Cats are incredible creatures, from their ability to—almost—always land on their feet, to the healing power of their purr. Their ability to hide any signs of pain, such as arthritis pain, is another exceptional trait that is extremely useful in the wild, but hinders veterinary care, because disease often goes undiagnosed. By learning about common conditions that may affect your cat, and how to spot them, you can help them live a longer, healthier, happier life. Here are five key facts you need to know about feline arthritis.

#1: Feline arthritis is more common than you think

Cats never seem to admit their health issues until the problem has progressed. Because of this particular feline skill, you may not realize how many cats suffer from arthritis. New studies show that around 60% of cats have arthritis signs by age 6, and 90% of cats older than 12 show evidence of degenerative joint disease.

#2: You may not notice your cat developing arthritis

Many cat owners believe their arthritic pet would visibly limp, but obvious limping is much more common in dogs, while cats, because they are exceptionally skilled at hiding pain, may not show signs of arthritis development until the disease has advanced. Additionally, because the same joints are often affected on both sides of the cat’s body, they can compensate well for arthritis and appear to walk normally.

However, despite your cat’s talent at hiding pain, you may notice some arthritis indicators, including:

  • Reduced mobility
  • Reluctance or refusal to jump
  • Jumping onto lower surfaces 
  • Jumping shorter distances
  • Difficulty using stairs
  • Stiffness, especially after resting
  • Difficulty using the litter box
  • Reduced interaction
  • Poor grooming habits
  • Overgrooming painful joints
  • Irritability when handled or interacting with others
  • Appetite and weight loss

An unwillingness to jump or a shortened jumping distance are the most obvious visible arthritis signs, but any behavior or activity changes, especially in your older cat, could mean arthritis has developed.

#3: Arthritis can be difficult to detect on your cat’s veterinary exam

Diagnosing arthritis in cats is more difficult than in dogs for several reasons, including:

  • A cat’s size — Their small size and natural flexibility and agility give cats the tools they need to compensate well for their joint pain and hide any discomfort and lameness.
  • A cat’s dislike of being handled — Few cats enjoy veterinary visits and typically crouch down on the exam table, or hide under chairs or benches. During an orthopedic exam, your cat may pull their leg away, not because they are hiding their joint pain, but because they do not want to be touched. 
  • Subtle physical exam changes — Arthritis signs commonly seen in dogs, such as a decreased range of motion and crepitus (i.e.,  a grinding, crunching feeling in joints), are typically not evident in cats. However, we may notice thickened tissues around and inside affected joints on a thorough physical examination.
  • Minimal radiographic changes — Again, cats with arthritis show fewer and less severe signs on X-rays than dogs, and may show no radiographic changes in some cases.

Without a comprehensive orthopedic examination and the opportunity to see your cat move normally, arthritis can be difficult to diagnose. However, your cat’s behavior at home and their response to treatment can help diagnose—or rule out—the disease.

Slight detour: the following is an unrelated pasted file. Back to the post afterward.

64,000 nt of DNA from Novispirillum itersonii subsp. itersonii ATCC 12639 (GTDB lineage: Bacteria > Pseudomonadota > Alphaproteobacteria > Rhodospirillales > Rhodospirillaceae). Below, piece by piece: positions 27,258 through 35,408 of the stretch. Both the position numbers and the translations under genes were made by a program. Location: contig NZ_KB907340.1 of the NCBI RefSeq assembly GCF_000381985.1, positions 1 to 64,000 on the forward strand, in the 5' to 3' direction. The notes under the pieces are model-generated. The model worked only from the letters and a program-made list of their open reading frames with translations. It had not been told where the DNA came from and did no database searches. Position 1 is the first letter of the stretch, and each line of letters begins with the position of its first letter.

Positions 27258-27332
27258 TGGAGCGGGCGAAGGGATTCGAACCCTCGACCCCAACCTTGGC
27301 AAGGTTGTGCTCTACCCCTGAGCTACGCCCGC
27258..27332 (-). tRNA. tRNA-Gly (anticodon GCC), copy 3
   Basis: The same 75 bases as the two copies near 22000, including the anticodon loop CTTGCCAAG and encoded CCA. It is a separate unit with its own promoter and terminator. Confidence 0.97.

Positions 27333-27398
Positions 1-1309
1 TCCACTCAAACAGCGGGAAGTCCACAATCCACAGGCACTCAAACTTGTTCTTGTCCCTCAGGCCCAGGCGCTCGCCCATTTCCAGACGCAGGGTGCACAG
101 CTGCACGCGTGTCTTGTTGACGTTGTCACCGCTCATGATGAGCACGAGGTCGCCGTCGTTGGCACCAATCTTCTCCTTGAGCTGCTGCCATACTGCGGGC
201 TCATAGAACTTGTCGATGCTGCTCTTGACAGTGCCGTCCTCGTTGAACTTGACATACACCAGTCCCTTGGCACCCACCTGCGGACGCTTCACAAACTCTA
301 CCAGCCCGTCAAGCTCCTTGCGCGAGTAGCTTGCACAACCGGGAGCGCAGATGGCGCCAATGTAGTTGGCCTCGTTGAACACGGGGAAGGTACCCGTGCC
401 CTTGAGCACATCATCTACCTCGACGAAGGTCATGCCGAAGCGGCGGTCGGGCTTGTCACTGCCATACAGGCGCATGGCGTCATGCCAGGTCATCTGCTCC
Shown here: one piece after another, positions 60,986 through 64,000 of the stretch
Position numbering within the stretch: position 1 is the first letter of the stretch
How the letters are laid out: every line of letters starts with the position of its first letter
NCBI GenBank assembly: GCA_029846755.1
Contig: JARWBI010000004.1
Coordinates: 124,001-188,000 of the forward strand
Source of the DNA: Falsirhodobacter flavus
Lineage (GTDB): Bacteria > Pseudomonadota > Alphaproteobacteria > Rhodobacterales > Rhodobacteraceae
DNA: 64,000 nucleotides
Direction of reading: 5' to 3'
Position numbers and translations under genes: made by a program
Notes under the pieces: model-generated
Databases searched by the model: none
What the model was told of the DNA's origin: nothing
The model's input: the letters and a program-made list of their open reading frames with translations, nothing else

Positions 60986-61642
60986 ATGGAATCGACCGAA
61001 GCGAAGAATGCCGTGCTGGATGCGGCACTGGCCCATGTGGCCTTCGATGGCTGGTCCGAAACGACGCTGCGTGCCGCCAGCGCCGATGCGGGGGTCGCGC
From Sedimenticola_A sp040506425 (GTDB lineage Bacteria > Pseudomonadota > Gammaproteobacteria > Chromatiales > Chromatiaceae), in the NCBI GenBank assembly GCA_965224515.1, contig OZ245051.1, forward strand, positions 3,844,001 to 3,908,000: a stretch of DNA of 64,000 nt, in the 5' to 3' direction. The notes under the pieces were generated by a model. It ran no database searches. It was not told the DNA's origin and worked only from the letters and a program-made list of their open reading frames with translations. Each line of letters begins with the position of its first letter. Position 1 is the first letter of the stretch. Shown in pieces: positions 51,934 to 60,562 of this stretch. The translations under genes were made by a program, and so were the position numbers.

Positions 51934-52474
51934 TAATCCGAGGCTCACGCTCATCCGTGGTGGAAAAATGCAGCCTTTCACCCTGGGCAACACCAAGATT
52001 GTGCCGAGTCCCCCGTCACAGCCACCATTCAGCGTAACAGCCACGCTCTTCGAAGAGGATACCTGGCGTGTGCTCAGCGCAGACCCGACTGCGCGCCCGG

#4: Many treatments are available to ease your cat’s arthritis pain

A variety of treatments can help soothe painful joints and restore mobility, and therapy is customized to your cat’s response and temperament. For example, some cats tolerate acupuncture well, whereas others need laser therapy’s hands-off approach. 

Arthritis treatment for your cat may include:

  • Nonsteroidal anti-inflammatory drugs (NSAIDs) — Meloxicam and robenacoxib are two NSAIDs that work well in cats and cause minimal side effects when administered at a low dose.
  • Analgesic medications — Several analgesic medications, including buprenorphine, tramadol, and gabapentin, given to your cat as needed or regularly can help reduce joint pain.
  • Solensia Solensia is a monoclonal antibody that reduces the body’s response to painful stimuli. 
  • Adequan — Adequan is an injectable medication that is used off-label to stimulate cartilage and joint fluid production. 
  • Alternative therapies — Alternative therapies, which may include acupuncture, chiropractic care, laser therapy, hydrotherapy, and rehabilitation therapy, pair well with medicinal treatment.

#5: You can help manage your cat’s arthritis at home

In addition to veterinary treatment, you can help manage your cat’s arthritis at home in many ways, such as:

  • Encouraging weight loss — More than half the U.S. feline population is overweight, which puts excessive pressure on already sore joints. Help your cat lose weight by feeding them the correct amount for a healthy body condition.
  • Increasing low-impact exercise — Much of a cat’s exercise regimen consists of jumping and climbing, which can be stressful for arthritic joints. Yet, exercise is important for maintaining muscle mass and joint function, so get your cat moving with more gentle activities, like chasing a feather wand.
  • Modifying the environment — Support your cat with low-sided litter boxes, elevated food and water dishes, and orthopedic bedding, and place all their resources on the same floor so they can avoid stairs. 

If your cat is less inclined to leap and climb, or has difficulty using the litter box, they may have arthritis. Schedule an appointment with our Family Veterinary Care of Oakdale team to diagnose the cause of your cat’s impaired mobility.